Exploration of Piperidinols as Potential Antitubercular Agents

Abuhammad, Areej and Fullam, Elizabeth and Bhakta, Sanjib and Russell, Angela and Morris, Garrett and Finn, Paul W. and Sim, Edith (2014) Exploration of Piperidinols as Potential Antitubercular Agents. Molecules, 19 (10). pp. 16274-16290. ISSN 1420-3049


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Official URL: http://doi.org/10.3390/molecules191016274


Novel drugs to treat tuberculosis are required and the identification of potential targets is important. Piperidinols have been identified as potential antimycobacterial agents (MIC < 5 μg/mL), which also inhibit mycobacterial arylamine N-acetyltransferase (NAT), an enzyme essential for mycobacterial survival inside macrophages. The NAT inhibition involves a prodrug-like mechanism in which activation leads to the formation of bioactive phenyl vinyl ketone (PVK). The PVK fragment selectively forms an adduct with the cysteine residue in the active site. Time dependent inhibition of the NAT enzyme from Mycobacterium marinum (M. marinum) demonstrates a covalent binding mechanism for all inhibitory piperidinol analogues. The structure activity relationship highlights the importance of halide substitution on the piperidinol benzene ring. The structures of the NAT enzymes from M. marinum and M. tuberculosis, although 74% identical, have different residues in their active site clefts and allow the effects of amino acid substitutions to be assessed in understanding inhibitory potency. In addition, we have used the piperidinol 3-dimensional shape and electrostatic properties to identify two additional distinct chemical scaffolds as inhibitors of NAT. While one of the scaffolds has anti-tubercular activity, both inhibit NAT but through a non-covalent mechanism.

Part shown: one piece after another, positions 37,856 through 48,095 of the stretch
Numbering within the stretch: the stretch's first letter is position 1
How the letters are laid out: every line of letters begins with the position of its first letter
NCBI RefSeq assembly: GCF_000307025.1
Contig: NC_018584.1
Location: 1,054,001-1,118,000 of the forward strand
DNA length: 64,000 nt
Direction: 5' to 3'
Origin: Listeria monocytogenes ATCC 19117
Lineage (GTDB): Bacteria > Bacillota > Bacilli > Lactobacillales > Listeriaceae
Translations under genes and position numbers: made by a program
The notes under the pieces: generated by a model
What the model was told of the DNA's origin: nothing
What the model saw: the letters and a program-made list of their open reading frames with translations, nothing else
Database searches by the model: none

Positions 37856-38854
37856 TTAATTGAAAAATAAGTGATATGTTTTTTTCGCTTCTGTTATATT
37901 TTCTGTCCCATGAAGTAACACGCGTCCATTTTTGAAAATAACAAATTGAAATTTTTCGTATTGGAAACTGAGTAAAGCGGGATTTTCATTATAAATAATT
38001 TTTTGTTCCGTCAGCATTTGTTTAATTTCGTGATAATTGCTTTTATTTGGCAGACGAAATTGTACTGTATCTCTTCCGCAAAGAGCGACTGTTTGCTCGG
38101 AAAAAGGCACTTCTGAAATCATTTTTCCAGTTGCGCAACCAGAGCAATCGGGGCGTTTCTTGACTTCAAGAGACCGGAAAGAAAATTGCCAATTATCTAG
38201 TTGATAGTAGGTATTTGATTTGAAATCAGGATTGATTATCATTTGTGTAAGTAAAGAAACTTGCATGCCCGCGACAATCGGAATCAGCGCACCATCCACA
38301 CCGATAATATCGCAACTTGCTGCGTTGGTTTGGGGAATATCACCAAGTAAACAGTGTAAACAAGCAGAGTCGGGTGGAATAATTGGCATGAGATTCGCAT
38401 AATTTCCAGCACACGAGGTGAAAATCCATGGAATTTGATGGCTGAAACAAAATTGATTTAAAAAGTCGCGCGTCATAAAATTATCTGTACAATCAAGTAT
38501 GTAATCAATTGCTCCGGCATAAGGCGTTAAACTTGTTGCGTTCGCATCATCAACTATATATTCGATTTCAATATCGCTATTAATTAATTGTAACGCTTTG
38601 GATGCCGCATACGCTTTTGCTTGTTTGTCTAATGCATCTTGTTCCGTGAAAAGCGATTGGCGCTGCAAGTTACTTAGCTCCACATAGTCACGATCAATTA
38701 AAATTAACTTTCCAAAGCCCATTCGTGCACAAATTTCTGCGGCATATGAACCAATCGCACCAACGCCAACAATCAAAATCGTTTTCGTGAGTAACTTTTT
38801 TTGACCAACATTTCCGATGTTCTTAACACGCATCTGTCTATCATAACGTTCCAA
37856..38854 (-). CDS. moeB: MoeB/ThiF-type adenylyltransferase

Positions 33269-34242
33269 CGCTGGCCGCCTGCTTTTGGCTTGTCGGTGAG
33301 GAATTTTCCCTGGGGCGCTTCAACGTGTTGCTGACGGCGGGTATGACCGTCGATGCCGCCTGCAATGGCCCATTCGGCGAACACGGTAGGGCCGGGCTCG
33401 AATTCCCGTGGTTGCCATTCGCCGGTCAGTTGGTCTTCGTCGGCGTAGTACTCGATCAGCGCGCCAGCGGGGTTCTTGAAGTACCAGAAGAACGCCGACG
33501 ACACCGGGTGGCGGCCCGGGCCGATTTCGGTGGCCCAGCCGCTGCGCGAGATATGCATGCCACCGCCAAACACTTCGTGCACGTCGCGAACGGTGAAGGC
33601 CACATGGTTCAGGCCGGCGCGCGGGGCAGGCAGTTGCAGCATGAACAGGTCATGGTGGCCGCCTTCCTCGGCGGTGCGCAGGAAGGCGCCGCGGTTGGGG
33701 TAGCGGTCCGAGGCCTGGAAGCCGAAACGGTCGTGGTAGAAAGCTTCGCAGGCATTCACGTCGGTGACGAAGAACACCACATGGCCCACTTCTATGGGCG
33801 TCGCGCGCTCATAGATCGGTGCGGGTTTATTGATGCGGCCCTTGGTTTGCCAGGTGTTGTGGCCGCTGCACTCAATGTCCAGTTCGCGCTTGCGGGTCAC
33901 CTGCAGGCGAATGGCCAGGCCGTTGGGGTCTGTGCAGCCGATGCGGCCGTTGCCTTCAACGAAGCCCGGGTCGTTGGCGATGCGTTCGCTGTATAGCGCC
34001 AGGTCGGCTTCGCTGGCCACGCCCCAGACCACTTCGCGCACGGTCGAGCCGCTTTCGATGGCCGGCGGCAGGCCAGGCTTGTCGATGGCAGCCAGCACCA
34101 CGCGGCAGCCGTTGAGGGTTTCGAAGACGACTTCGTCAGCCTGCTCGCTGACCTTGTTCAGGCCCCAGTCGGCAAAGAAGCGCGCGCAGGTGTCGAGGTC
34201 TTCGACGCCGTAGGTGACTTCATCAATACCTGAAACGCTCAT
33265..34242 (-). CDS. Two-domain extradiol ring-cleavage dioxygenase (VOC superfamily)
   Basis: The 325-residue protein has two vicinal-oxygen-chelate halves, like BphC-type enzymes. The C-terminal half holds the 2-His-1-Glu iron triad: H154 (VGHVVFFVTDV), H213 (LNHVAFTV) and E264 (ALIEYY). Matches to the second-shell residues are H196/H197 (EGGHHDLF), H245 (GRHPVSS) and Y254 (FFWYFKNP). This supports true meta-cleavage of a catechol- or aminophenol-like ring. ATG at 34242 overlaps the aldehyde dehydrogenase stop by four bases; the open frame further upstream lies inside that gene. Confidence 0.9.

Item Type: Article
Uncontrolled Keywords: Tuberculosis; Arylamine N-Acetyltransferase[MESH]
Subjects: Q Science > QD Chemistry
Divisions: School of Science > Metabolic Research
Depositing User: Paul Finn
Date Deposited: 23 Jul 2015 14:56
Last Modified: 12 Oct 2017 14:48
URI: http://bear.buckingham.ac.uk/id/eprint/43

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